Chemo ninja t-shirt

Mindfulness/meditation FAQ: What are the reasons, purposes, or motivations to practice mindfulness and meditation?

The motivations to meditate

I just took a little time to share some old notes from my meditation practice about “The purpose of mindfulness.” Or, stated another way, instead of asking about the purposes of being mindful you might ask, “Why bother being mindful?”, or “What are the motivations for practicing mindfulness and meditation?”

In the following sections I describe the purposes and motivations for practicing both mindfulness and meditation.

I don’t know how many people know Ram Dass or have read his writings, but I updated the first motivation here based on his work, because if you really get into mindfulness and meditation, what he states is the end goal.

“I’m going to have to resect the colon.”

~ pretty much every surgeon on M*A*S*H at some point

Thanks to diverticula, diverticulosis, and diverticulitis, in 2018 I had to have a colectomy surgery, which is also known as a colon resection. This page is a diary of my colectomy experience.

Background: Diverticulitis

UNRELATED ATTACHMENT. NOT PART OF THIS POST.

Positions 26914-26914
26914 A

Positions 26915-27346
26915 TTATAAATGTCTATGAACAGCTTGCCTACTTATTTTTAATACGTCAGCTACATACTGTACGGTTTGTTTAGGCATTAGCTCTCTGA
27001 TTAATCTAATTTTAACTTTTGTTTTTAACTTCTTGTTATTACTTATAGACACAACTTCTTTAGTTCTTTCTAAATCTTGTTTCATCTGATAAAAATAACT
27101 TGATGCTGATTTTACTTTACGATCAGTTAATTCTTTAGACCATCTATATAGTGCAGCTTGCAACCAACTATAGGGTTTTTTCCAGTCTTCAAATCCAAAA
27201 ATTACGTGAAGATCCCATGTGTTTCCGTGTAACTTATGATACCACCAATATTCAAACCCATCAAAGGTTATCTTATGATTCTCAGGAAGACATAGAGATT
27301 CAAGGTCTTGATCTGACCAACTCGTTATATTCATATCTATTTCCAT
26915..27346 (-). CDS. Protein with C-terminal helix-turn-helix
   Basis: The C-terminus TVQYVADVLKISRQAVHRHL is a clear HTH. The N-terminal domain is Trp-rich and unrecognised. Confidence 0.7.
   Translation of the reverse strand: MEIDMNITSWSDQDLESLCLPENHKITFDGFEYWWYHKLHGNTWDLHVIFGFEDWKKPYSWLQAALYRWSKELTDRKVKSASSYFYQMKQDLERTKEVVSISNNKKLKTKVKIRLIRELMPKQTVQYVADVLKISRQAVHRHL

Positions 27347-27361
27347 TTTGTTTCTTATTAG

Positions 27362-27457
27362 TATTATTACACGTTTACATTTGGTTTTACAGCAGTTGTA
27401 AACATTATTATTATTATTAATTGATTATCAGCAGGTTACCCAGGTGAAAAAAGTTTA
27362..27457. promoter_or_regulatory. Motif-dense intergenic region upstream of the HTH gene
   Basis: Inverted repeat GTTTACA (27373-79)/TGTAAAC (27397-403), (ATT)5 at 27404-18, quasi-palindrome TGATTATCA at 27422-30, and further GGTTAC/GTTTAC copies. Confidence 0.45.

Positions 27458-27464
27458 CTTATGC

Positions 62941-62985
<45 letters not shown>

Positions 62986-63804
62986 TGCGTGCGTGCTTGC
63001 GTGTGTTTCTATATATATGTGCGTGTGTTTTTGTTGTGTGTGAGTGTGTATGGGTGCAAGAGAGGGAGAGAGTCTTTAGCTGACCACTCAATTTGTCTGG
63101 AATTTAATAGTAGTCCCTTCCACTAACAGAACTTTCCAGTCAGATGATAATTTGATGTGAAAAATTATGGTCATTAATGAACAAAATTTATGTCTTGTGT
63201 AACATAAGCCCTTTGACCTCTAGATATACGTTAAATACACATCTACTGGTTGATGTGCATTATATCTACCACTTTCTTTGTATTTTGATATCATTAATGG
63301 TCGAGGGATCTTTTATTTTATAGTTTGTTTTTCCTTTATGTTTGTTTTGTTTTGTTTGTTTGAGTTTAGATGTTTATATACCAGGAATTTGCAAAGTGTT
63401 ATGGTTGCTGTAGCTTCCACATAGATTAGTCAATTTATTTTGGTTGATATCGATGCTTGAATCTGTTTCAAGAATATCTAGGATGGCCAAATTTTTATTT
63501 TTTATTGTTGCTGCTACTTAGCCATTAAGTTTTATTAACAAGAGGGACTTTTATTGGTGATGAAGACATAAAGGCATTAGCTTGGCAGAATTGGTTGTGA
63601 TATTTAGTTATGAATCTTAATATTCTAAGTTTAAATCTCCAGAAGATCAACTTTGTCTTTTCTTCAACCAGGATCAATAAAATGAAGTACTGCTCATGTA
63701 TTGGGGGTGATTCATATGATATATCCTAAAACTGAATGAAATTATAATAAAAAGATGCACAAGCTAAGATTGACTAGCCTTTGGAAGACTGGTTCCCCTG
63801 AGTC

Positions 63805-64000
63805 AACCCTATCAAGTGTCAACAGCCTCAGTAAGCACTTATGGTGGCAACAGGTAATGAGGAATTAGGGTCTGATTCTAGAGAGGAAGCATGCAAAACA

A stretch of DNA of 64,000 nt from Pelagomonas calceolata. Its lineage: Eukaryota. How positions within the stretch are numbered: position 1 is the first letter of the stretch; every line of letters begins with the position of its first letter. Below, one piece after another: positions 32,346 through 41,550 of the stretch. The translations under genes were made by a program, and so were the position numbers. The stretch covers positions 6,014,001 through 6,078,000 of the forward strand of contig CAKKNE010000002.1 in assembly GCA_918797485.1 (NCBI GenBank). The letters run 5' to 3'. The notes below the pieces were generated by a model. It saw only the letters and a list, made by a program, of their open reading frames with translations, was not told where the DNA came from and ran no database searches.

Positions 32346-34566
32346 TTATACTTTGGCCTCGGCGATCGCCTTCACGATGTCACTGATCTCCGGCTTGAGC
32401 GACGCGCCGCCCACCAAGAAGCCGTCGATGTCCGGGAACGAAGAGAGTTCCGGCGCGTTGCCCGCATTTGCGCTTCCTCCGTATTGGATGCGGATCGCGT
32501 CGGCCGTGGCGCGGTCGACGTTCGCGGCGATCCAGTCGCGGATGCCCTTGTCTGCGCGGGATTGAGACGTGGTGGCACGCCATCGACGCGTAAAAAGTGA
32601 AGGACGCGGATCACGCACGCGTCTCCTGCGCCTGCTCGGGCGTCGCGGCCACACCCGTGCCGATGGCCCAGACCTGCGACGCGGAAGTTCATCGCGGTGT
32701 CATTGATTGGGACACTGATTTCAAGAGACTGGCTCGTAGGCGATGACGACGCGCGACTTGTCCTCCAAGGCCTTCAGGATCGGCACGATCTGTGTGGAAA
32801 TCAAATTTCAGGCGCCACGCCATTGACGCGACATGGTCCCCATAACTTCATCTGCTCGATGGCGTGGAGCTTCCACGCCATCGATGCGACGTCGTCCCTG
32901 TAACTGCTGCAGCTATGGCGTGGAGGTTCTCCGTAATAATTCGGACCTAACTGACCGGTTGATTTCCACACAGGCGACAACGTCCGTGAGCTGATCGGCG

I had two bouts of diverticulitis in the lower-left portion of my abdomen, once in 2015 and again late in 2017. After the second bout in 2017 the pain never went away completely, and would get significantly worse if I tried to eat normal, high-fiber foods like cereal, wheat bread, broccoli, etc.

Scala dates FAQ: How do I calculate the difference between two dates in Scala? That is, while using Scala 2 or Scala 3, you need to determine the difference between two dates. Also, you want to use the newest Java date/time API for this work, such as the date/time API in Java 8, 11, 14, 17, etc.

Solution: Calculating the difference between two dates (in Scala and Java)

If you need to determine the number of days between two dates in Scala — or Java or Kotlin — the DAYS enum constant of the java.time.temporal.ChronoUnit class provides the easiest solution: